My Brother's Keeper
On New Year's Eve in 1862, blacks from across British North America joined in spirit with their American fellows in silent vigils to await the enactment of President Lincoln's Emancipation Proclamation. The terms declared that slaves who were held in the districts that were in rebellion would be free and that blacks would now be allowed to enlist in the Union Army and participate in the civil war that had then raged for more than a year and a half.
African Canadians who had fled from the United States had not forgotten their past and eagerly sought to do their part in securing rights and liberty for all. Leaving behind their freedom in Canada, many enlisted in the Union cause. Most served as soldiers or sailors while others became recruiters, surgeons, or regimental chaplains. Entire black communities were deeply affected by this war that profoundly and irrevocably changed North American history.
One More River to Cross
In the early to mid-19th century, Isaac Brown, a slave, was accused of the attempted murder of a prominent plantation owner, despite there being no evidence of his guilt. Brown, after enduring two brutal floggings, was shipped to a New Orleans slave pen. From there the resourceful Brown was able to make a daring escape to Philadelphia in the free state of Pennsylvania. His biggest error was writing a note informing his free wife and 11 children in Maryland of his whereabouts. The note was intercepted and led to his arrest and extradition back to Maryland.
A Shadow on the Household
The extraordinary story of one couple's determination to free themselves and their children from slavery and make a new life in Canada.
Prior to abolition in 1865, as many as 40,000 men, women, and children made the perilous trip north from enslavement in the United States to freedom in Canada. Many were aided by networks that came to be known as the Underground Railroad. And the stories that emerge from the past about these journeys are truly remarkable.
In A Shadow on the Household, Bryan Prince, a descendant of slaves, brings to life the heart-wrenching story of the Weems family and their struggle to liberate themselves from slavery. John Weems, a man who purchased his own freedom, paid the owner of his enslaved wife and eight children an annual fee to keep them together at one plantation. But when that owner died, the Weemses were cruelly separated and scattered throughout the South. Heartbroken and desperate, John resolved to raise the money to buy his family's freedom and reunite them. Mining newspapers, private letters, diaries, estate records, marriage registries, and abolitionist papers for details of a story cloaked in secrecy, Bryan Prince has rescued the Weems family and their plight from historical oblivion.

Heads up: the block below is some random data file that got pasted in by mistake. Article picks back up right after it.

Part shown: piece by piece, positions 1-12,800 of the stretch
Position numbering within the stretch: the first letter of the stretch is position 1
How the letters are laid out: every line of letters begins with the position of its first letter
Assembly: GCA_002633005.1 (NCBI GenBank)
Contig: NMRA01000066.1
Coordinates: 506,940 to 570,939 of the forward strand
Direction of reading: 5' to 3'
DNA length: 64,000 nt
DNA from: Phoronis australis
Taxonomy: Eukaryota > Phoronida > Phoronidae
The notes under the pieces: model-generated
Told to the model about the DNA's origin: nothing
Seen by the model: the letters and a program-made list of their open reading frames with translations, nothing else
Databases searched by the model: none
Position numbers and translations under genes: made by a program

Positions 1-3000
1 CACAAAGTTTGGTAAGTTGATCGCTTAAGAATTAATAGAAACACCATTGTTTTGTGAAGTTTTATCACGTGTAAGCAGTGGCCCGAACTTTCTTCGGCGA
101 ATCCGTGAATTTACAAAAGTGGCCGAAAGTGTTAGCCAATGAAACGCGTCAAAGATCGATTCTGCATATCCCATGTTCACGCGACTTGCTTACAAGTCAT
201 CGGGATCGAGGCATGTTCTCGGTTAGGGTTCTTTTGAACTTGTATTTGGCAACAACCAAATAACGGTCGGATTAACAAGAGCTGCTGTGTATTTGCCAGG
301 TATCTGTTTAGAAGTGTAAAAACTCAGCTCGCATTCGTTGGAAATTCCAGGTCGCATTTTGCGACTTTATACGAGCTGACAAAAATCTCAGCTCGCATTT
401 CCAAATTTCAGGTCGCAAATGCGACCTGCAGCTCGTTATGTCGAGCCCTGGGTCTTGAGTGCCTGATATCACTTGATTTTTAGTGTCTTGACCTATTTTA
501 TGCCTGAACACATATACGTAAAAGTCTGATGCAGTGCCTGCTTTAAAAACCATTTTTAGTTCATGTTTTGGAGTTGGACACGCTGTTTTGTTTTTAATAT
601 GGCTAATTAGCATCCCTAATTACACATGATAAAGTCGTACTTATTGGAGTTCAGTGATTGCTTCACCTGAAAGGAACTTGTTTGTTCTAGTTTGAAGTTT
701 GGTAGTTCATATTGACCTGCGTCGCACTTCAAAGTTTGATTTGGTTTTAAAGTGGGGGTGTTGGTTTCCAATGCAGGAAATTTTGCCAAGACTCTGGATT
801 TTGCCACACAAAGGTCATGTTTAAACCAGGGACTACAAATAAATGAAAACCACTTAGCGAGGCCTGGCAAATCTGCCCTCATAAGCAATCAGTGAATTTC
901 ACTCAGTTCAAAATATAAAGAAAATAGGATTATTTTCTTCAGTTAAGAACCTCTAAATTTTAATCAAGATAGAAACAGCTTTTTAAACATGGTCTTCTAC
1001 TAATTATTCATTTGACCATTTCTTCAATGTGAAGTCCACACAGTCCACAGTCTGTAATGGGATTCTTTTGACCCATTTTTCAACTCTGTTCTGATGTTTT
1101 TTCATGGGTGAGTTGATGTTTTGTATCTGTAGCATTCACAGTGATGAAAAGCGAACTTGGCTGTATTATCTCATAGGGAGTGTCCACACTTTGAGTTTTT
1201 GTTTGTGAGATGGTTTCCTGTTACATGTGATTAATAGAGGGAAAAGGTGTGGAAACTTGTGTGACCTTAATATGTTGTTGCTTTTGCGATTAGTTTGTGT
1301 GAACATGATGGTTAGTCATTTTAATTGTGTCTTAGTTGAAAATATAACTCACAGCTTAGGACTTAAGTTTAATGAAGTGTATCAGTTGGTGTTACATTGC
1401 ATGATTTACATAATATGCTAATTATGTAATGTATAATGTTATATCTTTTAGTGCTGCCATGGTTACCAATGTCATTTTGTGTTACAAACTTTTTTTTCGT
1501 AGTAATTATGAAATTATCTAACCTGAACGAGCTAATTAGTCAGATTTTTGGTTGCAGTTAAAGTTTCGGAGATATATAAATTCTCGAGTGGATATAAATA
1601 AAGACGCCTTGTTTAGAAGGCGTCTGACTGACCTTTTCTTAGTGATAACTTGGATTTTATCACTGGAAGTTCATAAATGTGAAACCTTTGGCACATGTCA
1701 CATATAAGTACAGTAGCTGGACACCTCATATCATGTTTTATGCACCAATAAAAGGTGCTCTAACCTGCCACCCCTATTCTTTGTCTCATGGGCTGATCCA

An unforgettable story of love and persistence, played out in four countries (the United States, Canada, Jamaica, and the United Kingdom) against the backdrop of the publication of Uncle Tom's Cabin, a growing abolitionist movement, and the heroic efforts of the Underground Railroad, the Weems family saga must be read to be believed.
"Prince's concrete details of a desperate time and place bring the family fiercely to life. It is a superb piece of scholarship."
The Globe and Mail
A Shadow on the Household is named to Globe and Mail's top 100 "best and most influential books" for 2009.
I Came as a Stranger
Prior to abolition in 1865, as many as 40,000 men, women, and children made the perilous trip north to freedom in Canada with the help of the Underground Railroad. It was neither underground nor was it a railroad, and was most remarkable for its lack of formal organization, so cloaked in secrecy that few facts were recorded while it “ran.”
The story of the Underground Railroad is one of suffering and of bravery, and is not only one of escape from slavery but of beginnings: of people who carved out a new life for themselves in perilous, difficult circumstances. In I Came as a Stranger, Bryan Prince, a descendent of slaves, describes the people who made their way to Canada and the life that awaited them.
From Uncle Tom’s Cabin in Dresden, Ontario to Harriet Tubman’s Canadian base of operations in St. Catharines, the communities founded by former slaves soon produced businessmen, educators, and writers. Yet danger was present in the form of bounty hunters and prejudice.
Honor Book for the Society of School Librarians International’s Best Book Award – Social Studies, Grades 7-12
Winner of 2005 Children’s Nautilus Book Awards (Non-fiction)